CHAPTER XXXIII. ?THE MASK TORN OFF. In the midst of the wedding dinner at ' The Castle,' when Senor Basiia Bartona was toasting the health, happiness, and long life of the bride and groom, and Don Andrea was returning the compliment for his guests, a servant entered with the information that a sailor was without and wished to speak with the Cuban senor — for the -, buccaneer was still believed to be a planter from the Gem of the Antilles, Don Andrea glanced at Basil some what anxiously, but the latter finished his toast, and then, asking to be ex cused, left the table. No guests, had been invited by Don Andrea. He had made many friends in the town, and had become noted tor his famous dinners and entertainments ; but he was determined that his wed ding should be a strictly private affair, and the buccaneer and his bride were the only ones to grace his board after Isabel had become tbe Senora De Costa. The Spanish beauty had learned how to speak English quite well, and she was charmed with the golden haired Celeste, who in time learned ' to love Senora Isabel, and neither held a suspicion ot what their husbands had been, and one still was. 1 Upon going out of the grand dining salon to see who his visitor could be, Basil Barton showed no sign of emotion. Vet he was nervous, for he had given orders that no communica tion was to be held with the shore,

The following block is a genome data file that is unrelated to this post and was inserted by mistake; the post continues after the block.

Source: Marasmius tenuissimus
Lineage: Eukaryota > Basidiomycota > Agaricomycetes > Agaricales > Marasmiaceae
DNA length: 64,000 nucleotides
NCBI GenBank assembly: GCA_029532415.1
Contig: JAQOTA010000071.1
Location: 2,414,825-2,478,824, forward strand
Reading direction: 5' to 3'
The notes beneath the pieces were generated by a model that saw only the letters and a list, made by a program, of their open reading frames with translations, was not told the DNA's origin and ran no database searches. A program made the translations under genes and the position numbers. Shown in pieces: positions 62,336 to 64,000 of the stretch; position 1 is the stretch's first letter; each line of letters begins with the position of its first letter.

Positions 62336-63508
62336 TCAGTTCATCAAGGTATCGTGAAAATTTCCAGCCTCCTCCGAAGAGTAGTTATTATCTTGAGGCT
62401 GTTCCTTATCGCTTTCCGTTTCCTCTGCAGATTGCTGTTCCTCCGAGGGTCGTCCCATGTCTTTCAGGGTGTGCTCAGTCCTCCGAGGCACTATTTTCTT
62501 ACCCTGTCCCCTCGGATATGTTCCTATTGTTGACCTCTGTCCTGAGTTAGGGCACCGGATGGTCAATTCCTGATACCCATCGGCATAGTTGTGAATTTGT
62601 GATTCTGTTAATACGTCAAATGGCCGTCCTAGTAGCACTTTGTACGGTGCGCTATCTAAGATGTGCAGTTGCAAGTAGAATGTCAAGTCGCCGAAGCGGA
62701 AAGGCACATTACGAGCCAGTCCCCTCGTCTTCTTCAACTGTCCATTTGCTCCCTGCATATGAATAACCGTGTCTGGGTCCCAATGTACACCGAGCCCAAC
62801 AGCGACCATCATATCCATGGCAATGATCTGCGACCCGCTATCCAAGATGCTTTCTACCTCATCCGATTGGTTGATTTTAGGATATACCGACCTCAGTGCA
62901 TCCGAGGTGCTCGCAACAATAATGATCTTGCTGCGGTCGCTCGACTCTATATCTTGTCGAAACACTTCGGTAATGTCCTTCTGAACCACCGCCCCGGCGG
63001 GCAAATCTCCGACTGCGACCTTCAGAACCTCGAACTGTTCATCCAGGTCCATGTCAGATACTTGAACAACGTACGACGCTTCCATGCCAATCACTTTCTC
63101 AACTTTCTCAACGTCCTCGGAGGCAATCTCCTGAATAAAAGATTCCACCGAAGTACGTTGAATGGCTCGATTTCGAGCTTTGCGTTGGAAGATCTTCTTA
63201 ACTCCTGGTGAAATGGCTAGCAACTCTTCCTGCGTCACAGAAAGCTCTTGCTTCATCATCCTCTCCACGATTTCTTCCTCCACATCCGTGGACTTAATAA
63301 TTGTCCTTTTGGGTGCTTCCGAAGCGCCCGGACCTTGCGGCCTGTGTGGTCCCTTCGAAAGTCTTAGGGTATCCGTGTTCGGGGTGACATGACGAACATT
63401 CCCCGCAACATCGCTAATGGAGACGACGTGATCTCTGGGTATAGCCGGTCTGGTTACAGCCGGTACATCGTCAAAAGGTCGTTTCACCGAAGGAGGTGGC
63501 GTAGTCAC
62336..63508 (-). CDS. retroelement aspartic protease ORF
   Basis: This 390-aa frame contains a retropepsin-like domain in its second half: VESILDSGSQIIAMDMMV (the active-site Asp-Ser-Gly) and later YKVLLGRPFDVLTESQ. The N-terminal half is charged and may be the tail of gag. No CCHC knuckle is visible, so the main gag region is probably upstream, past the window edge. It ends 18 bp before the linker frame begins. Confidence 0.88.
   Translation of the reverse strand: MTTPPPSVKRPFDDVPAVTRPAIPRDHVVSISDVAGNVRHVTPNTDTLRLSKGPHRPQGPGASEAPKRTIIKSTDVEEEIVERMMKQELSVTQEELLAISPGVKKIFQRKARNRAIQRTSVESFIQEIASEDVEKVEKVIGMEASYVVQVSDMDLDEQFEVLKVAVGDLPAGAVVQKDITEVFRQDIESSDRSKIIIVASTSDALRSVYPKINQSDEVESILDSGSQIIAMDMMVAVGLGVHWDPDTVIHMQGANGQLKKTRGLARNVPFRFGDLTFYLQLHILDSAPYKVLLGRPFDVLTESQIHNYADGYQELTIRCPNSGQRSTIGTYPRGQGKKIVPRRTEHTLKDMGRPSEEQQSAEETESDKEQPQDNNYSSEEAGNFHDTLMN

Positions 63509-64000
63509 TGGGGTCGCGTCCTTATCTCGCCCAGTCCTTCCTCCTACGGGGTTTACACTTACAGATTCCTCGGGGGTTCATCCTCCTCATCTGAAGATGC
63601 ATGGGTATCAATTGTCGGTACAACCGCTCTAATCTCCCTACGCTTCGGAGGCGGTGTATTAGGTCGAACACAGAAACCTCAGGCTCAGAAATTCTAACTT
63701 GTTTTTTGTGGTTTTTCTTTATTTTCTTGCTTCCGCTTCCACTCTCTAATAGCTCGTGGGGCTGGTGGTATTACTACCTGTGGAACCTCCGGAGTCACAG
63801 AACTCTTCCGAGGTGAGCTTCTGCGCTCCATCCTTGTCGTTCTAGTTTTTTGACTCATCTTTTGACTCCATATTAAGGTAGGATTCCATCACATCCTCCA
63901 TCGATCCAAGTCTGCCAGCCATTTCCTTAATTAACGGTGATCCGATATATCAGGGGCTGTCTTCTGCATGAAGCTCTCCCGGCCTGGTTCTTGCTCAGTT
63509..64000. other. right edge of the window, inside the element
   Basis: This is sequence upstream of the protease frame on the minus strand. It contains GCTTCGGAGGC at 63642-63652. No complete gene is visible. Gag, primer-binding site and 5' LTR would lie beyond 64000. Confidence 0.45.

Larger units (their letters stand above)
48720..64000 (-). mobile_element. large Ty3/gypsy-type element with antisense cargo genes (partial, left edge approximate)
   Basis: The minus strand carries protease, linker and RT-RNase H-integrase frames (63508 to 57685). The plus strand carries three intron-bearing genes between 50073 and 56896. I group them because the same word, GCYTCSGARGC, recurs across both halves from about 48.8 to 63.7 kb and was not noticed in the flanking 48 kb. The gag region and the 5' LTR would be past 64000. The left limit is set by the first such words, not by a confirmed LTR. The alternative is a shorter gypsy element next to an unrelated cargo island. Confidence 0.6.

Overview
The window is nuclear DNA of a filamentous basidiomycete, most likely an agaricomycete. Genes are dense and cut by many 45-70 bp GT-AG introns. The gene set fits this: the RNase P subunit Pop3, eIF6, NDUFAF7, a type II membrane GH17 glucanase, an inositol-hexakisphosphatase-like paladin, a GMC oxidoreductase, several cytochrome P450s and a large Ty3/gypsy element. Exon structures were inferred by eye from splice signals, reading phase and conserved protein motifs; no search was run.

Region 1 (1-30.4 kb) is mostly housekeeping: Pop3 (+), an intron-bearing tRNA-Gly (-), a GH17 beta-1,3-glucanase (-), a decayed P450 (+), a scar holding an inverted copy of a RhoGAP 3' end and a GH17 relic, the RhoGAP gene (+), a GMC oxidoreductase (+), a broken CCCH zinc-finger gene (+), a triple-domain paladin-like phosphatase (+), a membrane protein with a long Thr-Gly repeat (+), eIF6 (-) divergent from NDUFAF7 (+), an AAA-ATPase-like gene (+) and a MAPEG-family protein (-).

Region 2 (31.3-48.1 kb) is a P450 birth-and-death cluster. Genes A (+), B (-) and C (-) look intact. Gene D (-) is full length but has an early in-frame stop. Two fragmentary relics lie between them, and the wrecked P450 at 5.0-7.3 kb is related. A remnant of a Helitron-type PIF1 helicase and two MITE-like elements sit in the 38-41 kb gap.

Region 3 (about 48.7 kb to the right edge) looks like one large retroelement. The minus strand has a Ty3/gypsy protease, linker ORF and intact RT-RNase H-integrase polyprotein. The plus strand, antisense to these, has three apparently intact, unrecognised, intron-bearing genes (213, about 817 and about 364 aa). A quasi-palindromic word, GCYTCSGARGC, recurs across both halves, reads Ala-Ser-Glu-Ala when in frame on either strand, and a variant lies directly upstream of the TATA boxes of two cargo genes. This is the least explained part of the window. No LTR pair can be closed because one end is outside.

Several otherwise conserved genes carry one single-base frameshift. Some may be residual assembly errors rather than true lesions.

nor was a man to be allowed to land under any consideration. . ' Ah, Ponce, it is you ?' he said, as he saw a young Cuban awaiting him. It was a. youth whose life the buccaneer bad saved several years before in Cuba, when he was a mate on the Sea Venus, and one day in Havana, before his visit horne, the Cuban had recognised hint, and, anxious to serve him, had been willing to follow his fortunes. Basil had found him as true as steel, and when he had gone ashore at the Spanish seaport, he had told the Cuban to watch the crew well for him. ' Ves, senor, and I am here with news,' said Ponce. . ' How did you get ashore, Ponce ?' 1 Swam, senor ; for see, I am all wet.' ' So you are. But what is up ?' 'You told me to keep my eyes open, Senor Captain.' ' Yes.' - I djd so, and discovered there was a traitor on board.' ' Ah ! And who is he ?' ' The youth we shipped in Trinidad, senor.* ? What— Vandel ?' I Yes, senor.' ' What has he done ?' I 1 heard him arrange with two men to go on watch at eight bells to-night, to lower themselves over the bows, and swim ashore with him. He does not swim, you know, and they are to aid him.' ' Deserters ?' ' That is not all, Senor Captain, for they were to go to the commandant of the fort, and offer, in return for pardon tor themselves and a sum in gold, to betray the secret of Basil the Buccaneer, and that his vessel was in port.' ? Great Heaven ! Vandel did this, Ponce ?' ' He plotted it, senor.' ' And the others ?' 'Are Presto and Dornez.' ' And what else heard you; my good Ponce ?' ' That was all, senor.' ' Heaven knows that is enough. At eight bells to-night, you say?' ' Yes, senor, at midnight.' 'And how did you get away, Ponce ?' 1 1 entered the cabin, senor, and let myself out of the stern port.' ' I shall not forget you, my good Ponce. Can you return the same way?' ' Yes, senor.' ' Do so, and within an hour I will be on board. It is now nine o'clock.' Ponce departed, and re-entering the salon, Basil resumed his seat, and said in a pleasant way : ' What if I told you, Don Andrea, that we would have to depart to night V All were at once surprised at this sudden resolve, but Basil stated that he had news of a character which would cause him to sail, and while Celeste went off with Senora Isabel to make her preparations to leave, the buccaneer captain told the Spaniard what he had heard from Ponce. 'The traitors! You will hang them, of course ?' ' Yes, before the day dawns ;' and half an hour after Basil and Celeste, wondering at this strange move of her